For those of you who are first-time GUCI parents, or for those who have always wondered just what your campers’ letters home mean, we thought it would be helpful to provide you a GUCI glossary of terminology used around camp. Enjoy!
The camp logo is the Torah wrapped around a tree. It symbolizes not only how the Torah is a tree of life, but also how we use the Torah to help our children grow. This helps understand the names of camp’s different age groups (units).
Garin– (gar-een) “seed”; they are incoming 3rd and 4th graders who stay at camp for two weeks.
Shoresh– “root”; they are incoming 4th, 5th and 6th graders who spend four weeks at camp.
Gezah– “trunk”; they are incoming 7th and 8th graders who spend four weeks at camp.
Anaf– (ah-nahf) “branch”; this is the oldest group of campers. They are incoming 9th and 10th graders.
Avodah– “work”; it is the name we give our group of incoming high school seniors. They spend their entire summer working at camp and learning about how camp operates behind the scenes.
Camp K’Ton– “little camp”; it is our day camp program for 4-8 year olds from Greater Indianapolis. Camp K’Ton runs from 9am to 3pm daily with campers participating in many of the same activities as our regular campers.
Kallah Aleph– the first session of camp; it lasts two weeks for Garin and four weeks for Shoresh, Gezah and Anaf.
Kallah Bet– the second session of camp; it also lasts two weeks for Garin and four weeks for Shoresh, Gezah and Anaf .
Chadar Ochel– “dining hall”
Mirpeset– (meer-pess-et) “porch”; at camp the Mirpeset specifically refers to the porch next to the office.
Misrad– (mees-rod) “office”
Mirpa’ah– (meer-pah-ah) “infirmary”
Migdal– (meeg-dahl) climbing tower; during the summer, each cabin spends a day at the migdal. There is also a giant swing at the migdal that cabins often use for a bunk activity.
Migrash Sport– “sports field”
Mercaz Chevrah– “center of friendship”; this is an open-air building where many programs and activities take place.
Mercaz Tarboot– “arts center”; it is the newest building on camp, opened in 2009. It is mainly used for performances, but also as a gathering place for all of camp.
Oolam– “hall”; this is a multi-purpose building. It houses the art and ceramics room.
Beit Am– “house of the people”; this is another multi-purpose building used for a variety of programs and activities.
Beit Tefillah– “house of worship”; this is our outdoor chapel where camp prays on weekdays and Shabbat, weather permitting.
Chug– (hoog) “workshop”; this is a special interest activity that the camper chooses. It can be art or sports-related. Every two weeks, campers who take part in art chugim (hoog-eem; plural), such as drama, dance and music hold an all-camp performance to show off their new talents.
Roll Call– our gathering time in the morning; we sing three songs to help camp rise and shine: Modeh Ani, a prayer thanking G-d for allowing us to wake up; the Shema; and the Nana Song, a prayer thanking G-d for giving us the opportunity to mend the world.
Yom Sport– “Sport Day” (known at other camps as Color War); a day of healthy competition. The camp splits into four teams (Yellow, Green, Blue and Red) that compete in many different activities, such as a massive all-camp relay race, quiz bowl, and sports. This day is a surprise to all the campers and is always full of fun and healthy competition.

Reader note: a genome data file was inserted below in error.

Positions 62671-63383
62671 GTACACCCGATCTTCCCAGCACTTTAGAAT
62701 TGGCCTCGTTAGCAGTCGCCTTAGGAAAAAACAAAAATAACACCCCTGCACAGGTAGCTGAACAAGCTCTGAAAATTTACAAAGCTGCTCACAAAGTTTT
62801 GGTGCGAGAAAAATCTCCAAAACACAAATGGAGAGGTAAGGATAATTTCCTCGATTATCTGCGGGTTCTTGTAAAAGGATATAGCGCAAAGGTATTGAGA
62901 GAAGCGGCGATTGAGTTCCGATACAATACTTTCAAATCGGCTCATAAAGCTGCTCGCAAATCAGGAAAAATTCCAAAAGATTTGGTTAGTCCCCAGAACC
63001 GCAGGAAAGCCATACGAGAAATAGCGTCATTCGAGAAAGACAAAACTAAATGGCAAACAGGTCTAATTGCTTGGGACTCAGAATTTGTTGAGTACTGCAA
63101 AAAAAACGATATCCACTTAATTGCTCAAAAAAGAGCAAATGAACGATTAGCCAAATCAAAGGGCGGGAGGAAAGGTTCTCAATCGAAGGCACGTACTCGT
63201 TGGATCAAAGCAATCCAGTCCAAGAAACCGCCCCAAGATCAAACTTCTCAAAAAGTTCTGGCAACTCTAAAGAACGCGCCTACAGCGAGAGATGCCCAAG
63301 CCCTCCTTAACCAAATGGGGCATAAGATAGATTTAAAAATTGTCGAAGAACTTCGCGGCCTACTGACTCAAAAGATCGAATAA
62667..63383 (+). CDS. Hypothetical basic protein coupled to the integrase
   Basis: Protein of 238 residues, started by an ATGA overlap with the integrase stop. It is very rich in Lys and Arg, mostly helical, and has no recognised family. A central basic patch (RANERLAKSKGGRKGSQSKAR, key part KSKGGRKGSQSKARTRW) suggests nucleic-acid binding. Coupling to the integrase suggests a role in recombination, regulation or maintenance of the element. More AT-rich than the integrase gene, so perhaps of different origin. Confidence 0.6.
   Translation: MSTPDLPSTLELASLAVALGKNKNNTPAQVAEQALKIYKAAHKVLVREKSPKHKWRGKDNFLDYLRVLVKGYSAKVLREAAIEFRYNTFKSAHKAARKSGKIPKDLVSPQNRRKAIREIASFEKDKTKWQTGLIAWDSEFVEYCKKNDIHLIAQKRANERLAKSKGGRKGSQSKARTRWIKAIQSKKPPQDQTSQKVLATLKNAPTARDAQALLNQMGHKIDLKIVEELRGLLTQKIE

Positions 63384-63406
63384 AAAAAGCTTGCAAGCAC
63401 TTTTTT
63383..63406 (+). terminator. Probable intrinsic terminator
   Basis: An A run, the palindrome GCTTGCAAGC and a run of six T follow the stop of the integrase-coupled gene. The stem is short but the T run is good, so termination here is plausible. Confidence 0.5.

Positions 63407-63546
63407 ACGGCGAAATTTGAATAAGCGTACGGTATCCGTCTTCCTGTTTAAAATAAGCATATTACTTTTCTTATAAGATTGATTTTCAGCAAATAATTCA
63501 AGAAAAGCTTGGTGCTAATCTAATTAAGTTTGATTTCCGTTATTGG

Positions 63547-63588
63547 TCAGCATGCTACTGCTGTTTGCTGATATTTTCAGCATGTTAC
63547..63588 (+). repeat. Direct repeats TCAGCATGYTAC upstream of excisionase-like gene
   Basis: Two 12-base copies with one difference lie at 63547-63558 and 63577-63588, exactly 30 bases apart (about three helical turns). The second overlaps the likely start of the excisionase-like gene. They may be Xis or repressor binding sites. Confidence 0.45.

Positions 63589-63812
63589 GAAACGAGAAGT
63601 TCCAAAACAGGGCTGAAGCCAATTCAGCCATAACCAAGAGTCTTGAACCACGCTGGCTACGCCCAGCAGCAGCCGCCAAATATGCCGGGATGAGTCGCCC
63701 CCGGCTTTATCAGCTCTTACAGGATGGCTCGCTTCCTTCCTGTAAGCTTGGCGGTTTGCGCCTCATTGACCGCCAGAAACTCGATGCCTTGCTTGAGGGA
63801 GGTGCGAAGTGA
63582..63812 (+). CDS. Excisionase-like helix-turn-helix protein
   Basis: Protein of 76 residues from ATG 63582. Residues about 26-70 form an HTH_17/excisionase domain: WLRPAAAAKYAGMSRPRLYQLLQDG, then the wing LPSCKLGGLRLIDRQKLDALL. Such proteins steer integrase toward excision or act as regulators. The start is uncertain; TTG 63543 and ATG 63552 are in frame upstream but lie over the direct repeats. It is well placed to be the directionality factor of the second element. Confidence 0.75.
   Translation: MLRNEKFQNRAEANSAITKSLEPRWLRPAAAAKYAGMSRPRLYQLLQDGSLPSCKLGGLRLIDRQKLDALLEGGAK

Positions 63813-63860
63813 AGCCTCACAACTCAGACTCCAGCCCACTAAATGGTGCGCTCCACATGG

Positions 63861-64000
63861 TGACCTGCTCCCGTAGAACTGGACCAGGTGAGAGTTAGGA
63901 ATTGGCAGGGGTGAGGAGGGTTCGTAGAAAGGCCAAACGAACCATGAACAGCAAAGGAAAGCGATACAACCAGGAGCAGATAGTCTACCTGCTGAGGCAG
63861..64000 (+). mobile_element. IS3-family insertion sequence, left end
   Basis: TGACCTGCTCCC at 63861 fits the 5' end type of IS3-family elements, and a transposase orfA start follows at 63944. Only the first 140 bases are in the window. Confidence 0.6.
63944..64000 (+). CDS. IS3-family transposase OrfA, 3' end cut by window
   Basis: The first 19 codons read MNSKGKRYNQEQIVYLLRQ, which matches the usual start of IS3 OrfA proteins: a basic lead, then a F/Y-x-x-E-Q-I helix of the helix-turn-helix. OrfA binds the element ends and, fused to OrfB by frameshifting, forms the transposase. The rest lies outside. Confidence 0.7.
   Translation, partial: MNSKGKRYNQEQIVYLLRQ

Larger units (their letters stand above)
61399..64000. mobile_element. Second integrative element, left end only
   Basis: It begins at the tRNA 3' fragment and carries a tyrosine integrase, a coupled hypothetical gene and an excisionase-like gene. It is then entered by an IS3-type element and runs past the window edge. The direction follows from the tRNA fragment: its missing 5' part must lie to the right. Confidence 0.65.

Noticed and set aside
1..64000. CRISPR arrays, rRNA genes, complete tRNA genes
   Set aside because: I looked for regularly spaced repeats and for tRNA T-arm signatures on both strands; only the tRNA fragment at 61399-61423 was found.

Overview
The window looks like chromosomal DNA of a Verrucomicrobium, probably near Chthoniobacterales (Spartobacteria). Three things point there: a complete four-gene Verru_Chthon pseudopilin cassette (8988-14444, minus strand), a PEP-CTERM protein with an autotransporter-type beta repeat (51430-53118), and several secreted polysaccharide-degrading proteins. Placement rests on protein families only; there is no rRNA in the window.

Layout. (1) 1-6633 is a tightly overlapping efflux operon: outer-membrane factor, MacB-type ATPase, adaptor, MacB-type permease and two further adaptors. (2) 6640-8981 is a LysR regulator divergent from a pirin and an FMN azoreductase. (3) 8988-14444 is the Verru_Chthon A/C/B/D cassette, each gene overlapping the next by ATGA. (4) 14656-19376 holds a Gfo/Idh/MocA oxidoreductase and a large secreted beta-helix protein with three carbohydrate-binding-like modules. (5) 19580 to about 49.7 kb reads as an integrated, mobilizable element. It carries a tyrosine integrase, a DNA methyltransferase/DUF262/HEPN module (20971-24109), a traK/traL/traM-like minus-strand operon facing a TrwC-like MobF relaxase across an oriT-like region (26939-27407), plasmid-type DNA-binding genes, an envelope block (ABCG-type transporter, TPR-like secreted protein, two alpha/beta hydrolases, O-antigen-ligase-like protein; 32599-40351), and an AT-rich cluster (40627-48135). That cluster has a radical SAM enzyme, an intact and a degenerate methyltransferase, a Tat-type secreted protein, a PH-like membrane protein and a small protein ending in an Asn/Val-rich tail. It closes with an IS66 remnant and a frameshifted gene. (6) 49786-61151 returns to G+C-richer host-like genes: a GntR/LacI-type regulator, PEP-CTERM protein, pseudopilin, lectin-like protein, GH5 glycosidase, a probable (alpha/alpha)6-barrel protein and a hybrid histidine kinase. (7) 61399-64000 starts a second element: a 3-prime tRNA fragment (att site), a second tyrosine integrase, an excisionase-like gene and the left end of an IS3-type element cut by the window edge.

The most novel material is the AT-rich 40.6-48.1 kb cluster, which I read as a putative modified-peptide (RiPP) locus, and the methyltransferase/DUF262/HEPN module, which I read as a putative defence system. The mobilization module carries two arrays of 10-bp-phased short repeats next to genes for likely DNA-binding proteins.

Kesher– “connection”; it is a three-day camping trip for Anaf campers. During the session, the unit spends an hour each day learning everything they need to know in order camp out. They learn how to pitch tents, work lanterns and stoves, and how to connect with nature. Anaf campers look forward to this trip because they get to make their own food and plan their own programs.
Yom Tiyul– (tee-yool) “trip day”; it is a surprise overnight trip for Gezah campers. They camp and cook out at Morgan Monroe State Forest and enjoy a special activity. In the past, they have gone to an Indianapolis Indians baseball game and the Indianapolis Children’s Museum.
Shoresh Day Off– this is a special surprise trip for Shoresh. In the past they have gone roller skating, to the movies, to an Indians baseball game, the Children’s Museum, a local water park and much more!
Project– a musical play produced and performed by Anaf for the rest of camp. The show is a secret until the day of the performance. Anaf practices daily and creates all their own sets and costumes.
Chaveroot– (hah-vay-root) “friendship time”; this is time each cabin spends together doing an activity planned by their counselors.
Olami– (oh-lah-mee) “my world”; it is a session-long program to learn Hebrew and Israeli culture. We learn about the songs and prayers we sing at camp as well as all about Israel!
Shiur/Limud– (shee-or) “lesson” / (lee-mood) “study time”; an educational hour. During this time, campers learn a wide range of topics that help campers become better Jews and citizens of the world.
Ruach– (roo-ahk) “spirit”; Goldman Union Camp has plenty of ruach that can be seen and heard all over camp
Midurah– (mih-doo-rah) “campfire”; an all-camp activity on Friday night (Shabbat). After tefillah (services), dinner and Israeli dancing, everyone journeys into the woods to our campfire site, where they sing and listen to a Jewish-folk story from our camp director, Rabbi Ron Klotz.
Bunk Night– a designated evening when campers hang out with just their cabins. They cook out and enjoy activities that allow the campers and counselors to bond as a cabin unit.
Now that you know all about camp, hopefully you’ll feel like you are a part of the fun! Stay tuned for more posts throughout the summer.